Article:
Within the custom home industry, there are a wide variety of people who call themselves custom home builders. From the “Chuck in a truck” – essentially a person with a truck and a business card – to those who have years of experience, all have the right to call themselves custom home builders according to Texas law. There is currently no formal governing body over residential construction in Texas. That means, in effect, that there is no licensing in Texas. Said Carole Keeton Strayhorn, “In a homeowner survey conducted by my office, I found that 86 percent of homeowners who responded said their builder failed to fix construction defects in their homes. And that was after going through the mandated State Sponsored Inspection and Dispute Resolution process that verified the defects” (2010). In fact, according to the contractors license organization website,
Only specialty contractors, including HVAC, fire sprinkler systems, plumbing, electricians and well drilling/pump installation specialists, need to be licensed in Texas. Home builders are not licensed in Texas. We find it very interesting that cutting someone’s hair does require a license, but it takes no license for someone to build your $1M+ home.
That means the consumer can easily end up with a situation similar to what Sandra Bullock experienced in 2004. The way to avoid such a potentially disastrous situation is to ask the following key questions of any builder you are interviewing:
- How long have you been in business?
- What company name should I look up, if I were to do a public records search on your company?
- Have you ever declared bankruptcy?
- How many homes have you built?
- What is your formal training in the construction industry?
- Do you have any formal training or long-term experience managing a business?
- Do you own any spec homes or lots that you owe money on? If so, how long have they been sitting and what is their status?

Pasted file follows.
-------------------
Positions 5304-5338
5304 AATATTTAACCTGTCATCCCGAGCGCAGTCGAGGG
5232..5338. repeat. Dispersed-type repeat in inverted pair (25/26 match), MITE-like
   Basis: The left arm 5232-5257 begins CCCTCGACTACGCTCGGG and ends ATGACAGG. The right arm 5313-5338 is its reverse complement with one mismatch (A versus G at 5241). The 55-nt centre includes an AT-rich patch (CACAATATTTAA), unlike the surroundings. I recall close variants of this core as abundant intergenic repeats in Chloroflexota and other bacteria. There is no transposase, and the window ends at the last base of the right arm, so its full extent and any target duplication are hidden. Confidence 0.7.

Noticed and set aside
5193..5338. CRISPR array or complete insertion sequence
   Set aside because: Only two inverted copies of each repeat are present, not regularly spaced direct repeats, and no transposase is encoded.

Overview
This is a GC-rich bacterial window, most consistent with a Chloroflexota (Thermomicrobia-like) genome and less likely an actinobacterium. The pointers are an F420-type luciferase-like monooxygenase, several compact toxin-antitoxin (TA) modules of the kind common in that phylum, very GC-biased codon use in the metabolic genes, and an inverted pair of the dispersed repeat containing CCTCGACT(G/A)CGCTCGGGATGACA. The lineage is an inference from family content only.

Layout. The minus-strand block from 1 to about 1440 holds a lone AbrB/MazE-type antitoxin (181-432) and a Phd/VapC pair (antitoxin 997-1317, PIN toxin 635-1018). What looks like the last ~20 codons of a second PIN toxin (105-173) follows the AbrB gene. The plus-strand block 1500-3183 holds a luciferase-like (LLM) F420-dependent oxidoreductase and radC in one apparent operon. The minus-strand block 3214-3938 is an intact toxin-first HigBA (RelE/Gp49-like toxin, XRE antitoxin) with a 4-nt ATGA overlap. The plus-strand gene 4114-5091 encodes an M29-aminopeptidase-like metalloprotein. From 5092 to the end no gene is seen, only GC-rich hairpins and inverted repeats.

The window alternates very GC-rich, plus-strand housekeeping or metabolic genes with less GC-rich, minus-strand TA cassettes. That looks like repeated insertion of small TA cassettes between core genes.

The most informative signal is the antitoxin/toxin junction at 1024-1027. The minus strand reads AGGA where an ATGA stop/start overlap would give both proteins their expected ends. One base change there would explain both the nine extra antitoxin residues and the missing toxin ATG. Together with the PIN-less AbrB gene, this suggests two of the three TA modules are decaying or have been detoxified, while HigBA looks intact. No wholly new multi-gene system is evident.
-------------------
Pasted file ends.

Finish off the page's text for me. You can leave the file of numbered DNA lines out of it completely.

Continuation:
It sounds like overkill, but it is important to know the credentials of the company you will trust with potentially your most-valued investment. That the individuals building your home need to understand all the complex details of building a home goes without saying. And yet, many fall into the trap of trusting a builder simply because they liked them and seemed like they would be nice to work with. Knowing that your builder has financial strength and a sound business plan means that your builder will be there for many years should you need them. Unfortunately, during the downturn, many builders either closed their doors or declared bankruptcy and restructured their businesses because of heavy debt and obligations.
Being well educated and experienced is also an important part of being a good builder because the science of construction is an important part of building it right. Here are some other questions to ask. Taken individually, they will not tell the whole story, but taken all together the answers to these questions may help distinguish the reputable builder from the (to quote Strayhorn) “unethical or inept builders”.
- See if the company ranks in the area in terms of a top 10 list, like a local Business Journal. Top 10 companies should be more established and reputable.
- After you narrow it down, call the local municipality and ask for the building inspection department. If it is a small municipality, they will know most of the builders in the area. Ask their opinion about the one or two that you are considering.
- Call the local Home Builders Association (www.austinhomebuilders.com). They often know the reputable home builders from the “Chuck in a truck”s.
- Do a Public Records Search. Contact an attorney, who has access to judgments against anyone you are considering. Ask them to do a public records search. Unfortunately, most online searches are incomplete and, thus, inaccurate. A true public records search will require a little digging and some time to flesh out the data. It may cost $300 – $400, but think about how much it would cost if you make a mistake!
Note: Judgments against a contractor from more than one vendor or subcontractor in a short time period may indicate that the builder is not working well with others. The reason this is a problem is that word travels, and often trade contractors refuse to work with a builder who won’t pay or work with the trades. Judgments from a or client(s) show an unwillingness to work things out with an individual, but the more serious judgments are those resulting from a fire or flood or other defect in workmanship.
According to an article on eHow.com, “Request a written estimate. Any contractor who does not provide you with a written estimate should be crossed off your list immediately. Get at least three estimates and then compare prices with what is included. Remember the lowest bidder is not always the best.
This may seem like a lot of work, but in the end, doing your homework can save you time and money. Protect your investment! When something goes wrong, people will often say, “But he was so nice! I just can’t believe it!”. A nice person can often sound knowledgeable and friendly, but it takes a reputable company with a long track record to ensure a custom home is well built and can support any of its needs on an ongoing basis.